Do you feel like you’re not creating the images you hoped for? Or that you images all look the same? Perhaps you want to boost your style, creativity or technique? Taking part in a photo challenge is a fun way to get better results.
[Note: a challenge is supposed to be challenging, to get you out of your comfort zone and into a new experience of learning, developing and finding new solutions. Reaching new goals and getting better at something will occur only at the point where fun and frustration meet. So don’t give up but give it your best shot.]
Two different kind of challenges:
There are roughly two kinds of challenges. One isn’t better than the others, it’s mostly a different approach and which one you choose depends on your personal goals.
#1 The Marathon
A marathon challenge is often a very personal and individual challenge that focusses on habit and commitment for a long(er) period of time. An example for this kind of challenge is my ongoing series of #TongueOutTuesday for which I’m photographing for about 2 years now. Every week on Tuesday I make/post a new image with this theme.
A marathon challenge is about showing up, doing the work even when there is very little to no time and life is busy. It is about commitment and persistence to create a new image every time with the same ingredients. By doing so you create the habit of creating so every time you will get there a little faster.
A marathon challenge is perfect when you just want to have fun or push yourself working with a theme. Or if you feel that you don’t make enough photographs to improve your work, a weekly planned photo session -even if it’s only 5minutes- will get you into creating.
You can find inspiration for your marathon theme everywhere; in your own photographs (what do you love to capture, what will never be boring?), or on internet (do you have a favourite hashtag or photo group?), do you have a favourite artist or books that trigger you imagination? Even a colour can be a theme.
Another tip for a marathon challenge: don’t make it too difficult. Pick a theme that is doable- with a bit of effort/planning. Shoots where you need a sunny beach sunset might discourage you in the long run as you can’t predict te weather. Unless you live in sunny California–> go for it. I would love to see your good-weather photographs :-).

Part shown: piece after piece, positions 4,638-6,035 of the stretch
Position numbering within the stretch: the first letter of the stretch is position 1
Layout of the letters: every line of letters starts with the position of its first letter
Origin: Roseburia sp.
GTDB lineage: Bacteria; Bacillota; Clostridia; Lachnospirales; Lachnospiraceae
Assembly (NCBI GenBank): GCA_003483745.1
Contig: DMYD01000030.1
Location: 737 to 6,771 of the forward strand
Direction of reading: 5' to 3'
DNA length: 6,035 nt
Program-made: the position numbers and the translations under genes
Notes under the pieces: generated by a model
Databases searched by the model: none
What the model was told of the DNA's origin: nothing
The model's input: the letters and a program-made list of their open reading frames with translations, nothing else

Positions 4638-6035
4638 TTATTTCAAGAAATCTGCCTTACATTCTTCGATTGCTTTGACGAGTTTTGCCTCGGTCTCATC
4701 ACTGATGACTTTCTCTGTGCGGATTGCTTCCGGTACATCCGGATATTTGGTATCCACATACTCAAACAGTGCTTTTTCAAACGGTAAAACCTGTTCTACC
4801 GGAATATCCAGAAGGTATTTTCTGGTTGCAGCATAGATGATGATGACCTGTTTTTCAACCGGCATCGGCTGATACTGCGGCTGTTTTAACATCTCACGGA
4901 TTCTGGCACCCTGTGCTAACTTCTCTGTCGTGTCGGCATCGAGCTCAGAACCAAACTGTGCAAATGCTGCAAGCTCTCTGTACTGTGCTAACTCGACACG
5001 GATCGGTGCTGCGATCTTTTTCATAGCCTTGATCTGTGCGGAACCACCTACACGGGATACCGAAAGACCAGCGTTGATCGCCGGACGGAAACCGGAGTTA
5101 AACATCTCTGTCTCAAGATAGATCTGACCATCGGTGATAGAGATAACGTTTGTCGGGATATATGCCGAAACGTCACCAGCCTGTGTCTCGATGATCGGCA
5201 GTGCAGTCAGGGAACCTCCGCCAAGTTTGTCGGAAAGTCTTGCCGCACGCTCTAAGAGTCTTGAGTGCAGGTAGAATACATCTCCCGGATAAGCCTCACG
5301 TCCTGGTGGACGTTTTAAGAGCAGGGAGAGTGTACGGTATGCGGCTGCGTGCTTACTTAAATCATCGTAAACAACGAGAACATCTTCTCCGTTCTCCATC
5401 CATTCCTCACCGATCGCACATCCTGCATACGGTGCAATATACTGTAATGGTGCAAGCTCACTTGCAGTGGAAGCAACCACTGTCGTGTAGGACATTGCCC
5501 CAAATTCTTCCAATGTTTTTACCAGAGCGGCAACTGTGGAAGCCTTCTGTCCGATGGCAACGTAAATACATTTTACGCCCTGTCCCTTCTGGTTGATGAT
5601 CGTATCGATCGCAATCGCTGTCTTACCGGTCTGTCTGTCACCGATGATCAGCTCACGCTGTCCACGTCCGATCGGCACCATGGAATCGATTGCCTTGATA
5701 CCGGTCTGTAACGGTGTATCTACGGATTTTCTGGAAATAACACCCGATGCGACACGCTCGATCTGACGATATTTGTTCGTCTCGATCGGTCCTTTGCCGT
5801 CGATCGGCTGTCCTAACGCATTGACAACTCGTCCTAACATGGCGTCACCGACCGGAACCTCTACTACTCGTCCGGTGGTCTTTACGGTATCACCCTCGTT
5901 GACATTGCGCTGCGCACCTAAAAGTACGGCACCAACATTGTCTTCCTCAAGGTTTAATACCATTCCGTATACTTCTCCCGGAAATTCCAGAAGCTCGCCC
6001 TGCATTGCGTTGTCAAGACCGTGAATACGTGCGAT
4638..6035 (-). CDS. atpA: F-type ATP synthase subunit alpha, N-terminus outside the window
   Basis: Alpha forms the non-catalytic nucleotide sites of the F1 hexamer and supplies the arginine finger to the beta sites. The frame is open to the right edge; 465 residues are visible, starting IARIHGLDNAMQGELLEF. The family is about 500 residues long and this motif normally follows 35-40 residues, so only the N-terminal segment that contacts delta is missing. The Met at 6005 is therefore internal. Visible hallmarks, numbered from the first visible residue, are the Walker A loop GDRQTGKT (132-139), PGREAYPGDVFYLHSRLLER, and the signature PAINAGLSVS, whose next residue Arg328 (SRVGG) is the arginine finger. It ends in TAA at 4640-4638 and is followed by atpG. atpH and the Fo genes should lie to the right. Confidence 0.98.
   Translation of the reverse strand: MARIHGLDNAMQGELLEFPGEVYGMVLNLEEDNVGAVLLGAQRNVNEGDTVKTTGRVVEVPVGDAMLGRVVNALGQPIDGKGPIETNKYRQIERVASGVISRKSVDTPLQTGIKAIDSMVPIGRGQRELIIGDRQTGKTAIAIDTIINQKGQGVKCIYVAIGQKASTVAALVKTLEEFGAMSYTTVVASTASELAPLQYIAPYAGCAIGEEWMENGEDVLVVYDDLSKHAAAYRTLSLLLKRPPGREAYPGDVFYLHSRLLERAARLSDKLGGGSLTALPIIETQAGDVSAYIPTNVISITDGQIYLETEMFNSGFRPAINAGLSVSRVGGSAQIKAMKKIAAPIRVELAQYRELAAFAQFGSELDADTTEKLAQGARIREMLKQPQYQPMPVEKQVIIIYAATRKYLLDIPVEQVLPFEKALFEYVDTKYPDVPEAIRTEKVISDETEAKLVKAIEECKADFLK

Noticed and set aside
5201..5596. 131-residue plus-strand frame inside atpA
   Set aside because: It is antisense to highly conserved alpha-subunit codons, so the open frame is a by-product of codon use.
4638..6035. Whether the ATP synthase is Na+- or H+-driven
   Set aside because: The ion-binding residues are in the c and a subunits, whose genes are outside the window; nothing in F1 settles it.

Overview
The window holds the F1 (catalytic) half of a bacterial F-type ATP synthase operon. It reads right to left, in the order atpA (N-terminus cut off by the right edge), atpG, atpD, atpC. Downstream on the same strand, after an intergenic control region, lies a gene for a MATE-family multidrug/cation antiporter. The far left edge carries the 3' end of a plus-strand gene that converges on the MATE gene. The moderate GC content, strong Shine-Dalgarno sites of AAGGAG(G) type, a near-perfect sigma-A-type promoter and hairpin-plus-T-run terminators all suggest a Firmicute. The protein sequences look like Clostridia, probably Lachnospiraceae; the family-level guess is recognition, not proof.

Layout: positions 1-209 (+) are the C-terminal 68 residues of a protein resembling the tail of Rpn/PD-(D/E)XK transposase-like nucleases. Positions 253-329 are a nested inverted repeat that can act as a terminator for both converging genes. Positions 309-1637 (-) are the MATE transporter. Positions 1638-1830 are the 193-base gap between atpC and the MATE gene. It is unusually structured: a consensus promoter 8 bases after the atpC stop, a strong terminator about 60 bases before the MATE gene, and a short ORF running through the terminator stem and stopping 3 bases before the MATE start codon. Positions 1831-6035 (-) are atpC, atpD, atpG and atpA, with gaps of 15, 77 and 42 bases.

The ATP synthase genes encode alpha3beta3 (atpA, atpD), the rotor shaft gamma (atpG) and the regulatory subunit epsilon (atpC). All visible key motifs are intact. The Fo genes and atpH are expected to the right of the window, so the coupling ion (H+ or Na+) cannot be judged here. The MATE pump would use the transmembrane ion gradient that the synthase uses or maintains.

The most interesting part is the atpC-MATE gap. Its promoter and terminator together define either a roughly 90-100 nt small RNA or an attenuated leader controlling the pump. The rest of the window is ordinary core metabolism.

Another example is a growing-up series. When Mogwai joined our pack I photographed her every week in the same setting (with a letter M) until 6 months and then every month until she was one year old.
#2 The sprint
Short but intense, that’s a sprint challenge. On internet (google or pinterest for example) you can find tons of this kind of challenges. Mostly they run for a week or a month and they will provide you with a different theme for every day of the challenge. A good thing about these challenges is that they will probably give you subjects or theme that you would otherwise never think of and you will have to come up with a solution within a limited time.
A slightly different kind of sprint challenge is a personal project in which you focus on a technical issue (a lens, a photoshop technique,…) for a while.
Photographer Bert Stephani wrote this about his 50/50project:
I did an experiment to shoot for 50 days with just the 50mm lens. It wasn’t easy to keep up but it gave me the confidence that if I have to, I can shoot anything with a 50mm equivalent lens.
Which challenge you choose really doesn’t matter that much. Maybe you can even do both? All challenges are tools to be around photography, to invest your time and effort in order to keep learning and improving. A challenge is mostly something to hold on to so you won’t get lost. There are so many possibilities, so many techniques, so many distractions, a challenge will help you to focus at one ting at a time while you train your creative thinking and technical skills.
Tip: To increase your chances of commitment it will help to publish your images on a blog, a personal website, a map on facebook or even a secret web page. The reason is this: there will be a moment where all your little steps, all the images together will become a big and beautiful collection where you can see your improvement and the work you’ve put into this.
Om een uitdaging vol te houden helpt het ook om de beelden die je maakt ook te delen of te publiceren op een blog of een mapje op je facebook pagina of misschien wel een geheime website. Waar het om gaat is het moment dat je op al je kleine stapjes en overwinningen kan terugblikken op een hele collectie aan beelden.
I’ll go on with my #TongueOutTuesday challenge but once in a while I throw another one into my daily routine. Just to keep it spicy and fresh.
Did you participate in a challenge before? Or did you invent one for yourself?
Looking for more tips & inspiration? Check the Dog Photography 101 page.